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Jake Maddox

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Global Warming Caused by Human Impact is Negligible

Global warming. The term evokes visions of scorching global temperatures, droughts of biblical proportions, deserts forming on an epic scale, and death for mankind. And yet synonymous with the term is that humans are solely responsible for this cataclysm. But is this really the case? The fact is, most people are simply not well enough informed on the subject or have not looked closely at the historical evidence. They are simply left to being persuaded by the negative dogma surrounding the subject that is being perpetuated by those with their own political agendas.....sorry Mr. Gore. The earth is a very dynamic planet, sure it may seem very static and unwavering, but you must think beyond your frame of reference. Our short lives are very insignificant compared to the life cycle of the earth. Ice core data taken from Antarctica reveal that for as long as the records go back, nearly 800,000 years, that the earth has experienced a cyclic pattern or warming and cooling that revolves on a 100,000 year cycle. We are currently in what is known as an interglacial period which is why the glaciers are receeding. In fact, they have been receeding for at least the last 15,000 years, well before human influence and the burning of fossil fuels. Accordng to the latest core samples taken from the sea floor under the Antarctic ice shelf, the glaciers have to melt much more to return to levels that were seen in previous interglacial periods. In February 2013, global warming activists were stunned by the retreat of one of their former UN scientists. Top Swedish Climate Scientist Dr. Lennart Bengtsson, formerly of the UN IPCC, declared CO2”s “heating effect is logarithmic: the higher the concentration is, the smaller the effect of a further increase.” So let us try and mitigate our influence upon the earth the best we can, but most importantly, we need to accept that the earth's climate does and will change. Let us prepare for how we will deal with these natural changes when they occur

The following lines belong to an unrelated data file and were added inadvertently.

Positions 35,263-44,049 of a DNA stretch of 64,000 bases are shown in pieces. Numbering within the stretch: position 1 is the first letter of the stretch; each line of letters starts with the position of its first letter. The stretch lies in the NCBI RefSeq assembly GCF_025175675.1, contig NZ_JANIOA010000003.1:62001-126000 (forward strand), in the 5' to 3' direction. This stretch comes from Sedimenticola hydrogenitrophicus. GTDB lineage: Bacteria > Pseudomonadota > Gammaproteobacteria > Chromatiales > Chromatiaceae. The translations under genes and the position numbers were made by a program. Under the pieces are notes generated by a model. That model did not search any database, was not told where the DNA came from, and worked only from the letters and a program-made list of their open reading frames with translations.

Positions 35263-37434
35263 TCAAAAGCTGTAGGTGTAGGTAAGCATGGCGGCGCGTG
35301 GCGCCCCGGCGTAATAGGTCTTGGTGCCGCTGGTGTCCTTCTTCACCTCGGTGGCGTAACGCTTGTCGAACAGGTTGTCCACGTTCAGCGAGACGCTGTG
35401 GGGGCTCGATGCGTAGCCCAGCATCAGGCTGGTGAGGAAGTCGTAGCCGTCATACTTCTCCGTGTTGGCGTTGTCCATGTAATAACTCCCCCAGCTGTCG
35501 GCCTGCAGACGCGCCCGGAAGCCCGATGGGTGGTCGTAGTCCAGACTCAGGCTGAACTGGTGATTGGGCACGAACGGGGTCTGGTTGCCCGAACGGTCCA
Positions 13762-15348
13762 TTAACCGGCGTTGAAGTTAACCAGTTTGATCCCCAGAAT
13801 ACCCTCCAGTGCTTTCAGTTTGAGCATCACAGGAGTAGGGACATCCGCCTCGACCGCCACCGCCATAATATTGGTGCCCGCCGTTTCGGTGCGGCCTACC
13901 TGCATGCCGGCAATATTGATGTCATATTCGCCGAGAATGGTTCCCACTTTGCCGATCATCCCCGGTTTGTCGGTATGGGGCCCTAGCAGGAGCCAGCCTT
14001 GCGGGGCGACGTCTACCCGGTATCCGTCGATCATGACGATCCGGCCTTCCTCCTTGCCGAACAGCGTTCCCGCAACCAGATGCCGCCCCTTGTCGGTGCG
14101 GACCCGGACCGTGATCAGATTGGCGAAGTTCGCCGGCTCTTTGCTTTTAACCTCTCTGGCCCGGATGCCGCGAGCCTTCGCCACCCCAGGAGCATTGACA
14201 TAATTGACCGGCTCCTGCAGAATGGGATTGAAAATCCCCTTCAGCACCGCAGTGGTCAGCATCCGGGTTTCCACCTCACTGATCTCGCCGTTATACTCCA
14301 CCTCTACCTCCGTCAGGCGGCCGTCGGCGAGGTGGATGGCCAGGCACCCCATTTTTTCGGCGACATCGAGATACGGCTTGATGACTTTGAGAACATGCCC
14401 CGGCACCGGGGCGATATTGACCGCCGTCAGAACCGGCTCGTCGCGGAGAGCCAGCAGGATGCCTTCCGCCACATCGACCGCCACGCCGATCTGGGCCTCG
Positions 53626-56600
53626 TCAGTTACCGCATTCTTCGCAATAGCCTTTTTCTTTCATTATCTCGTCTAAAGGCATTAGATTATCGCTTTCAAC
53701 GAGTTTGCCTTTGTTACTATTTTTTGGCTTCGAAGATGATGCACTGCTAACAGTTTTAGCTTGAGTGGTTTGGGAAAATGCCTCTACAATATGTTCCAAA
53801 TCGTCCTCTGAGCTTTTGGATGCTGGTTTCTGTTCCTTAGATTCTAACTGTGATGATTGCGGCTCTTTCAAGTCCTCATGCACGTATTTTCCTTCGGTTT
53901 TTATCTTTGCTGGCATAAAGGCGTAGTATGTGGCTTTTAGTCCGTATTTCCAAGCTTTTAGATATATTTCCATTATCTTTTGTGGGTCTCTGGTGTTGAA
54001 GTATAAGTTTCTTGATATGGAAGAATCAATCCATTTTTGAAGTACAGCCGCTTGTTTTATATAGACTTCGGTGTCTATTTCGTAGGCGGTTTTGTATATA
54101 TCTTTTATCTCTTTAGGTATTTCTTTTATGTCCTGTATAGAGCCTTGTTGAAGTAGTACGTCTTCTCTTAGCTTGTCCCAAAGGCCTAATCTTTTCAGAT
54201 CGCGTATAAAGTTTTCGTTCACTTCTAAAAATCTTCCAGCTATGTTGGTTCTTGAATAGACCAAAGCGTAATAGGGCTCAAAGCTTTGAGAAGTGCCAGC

Topics: global warming

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    Jul 1 2013: I have learned that this issue cannot be discussed intelligently without citing actual research.

    Opinion abounds - please give us references to the research you base your assertions on.

    If you cannot do that, you cannot elevate the discussion beyond politics.
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      Jul 1 2013: I might do that Mitch when I have some time. What I've come to learn though is that once people hold a position or opinion, it is very difficult to change their views, even with abounding evidence. They'll always find away to discredit it. Like those strong in religious faith that deny the validity of carbon dating and all other sciences for that matter.
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        Jul 1 2013: Very true Jake.

        There is a huge problem going on in humanity right now .. and it's not being noticed properly.
        The only reason I know about it was from reading a DeBono book a while back (DeBono "I am Right/You are wrong" Penguin ISBN 0-14-012678-3).
        The problem is this: Humans cannot know the truth - they can only know their perceptions.
        During the 90's politicians and media personalities quietly acknowledged this .. it made a lot of pennies drop and allowed them to fully comprehend what Edward Bernays was on about with public relations.
        THis was a total ground-shift .. leaders and marketeers stopped worrying about the truth - there was no point if you could simply adjust perceptions.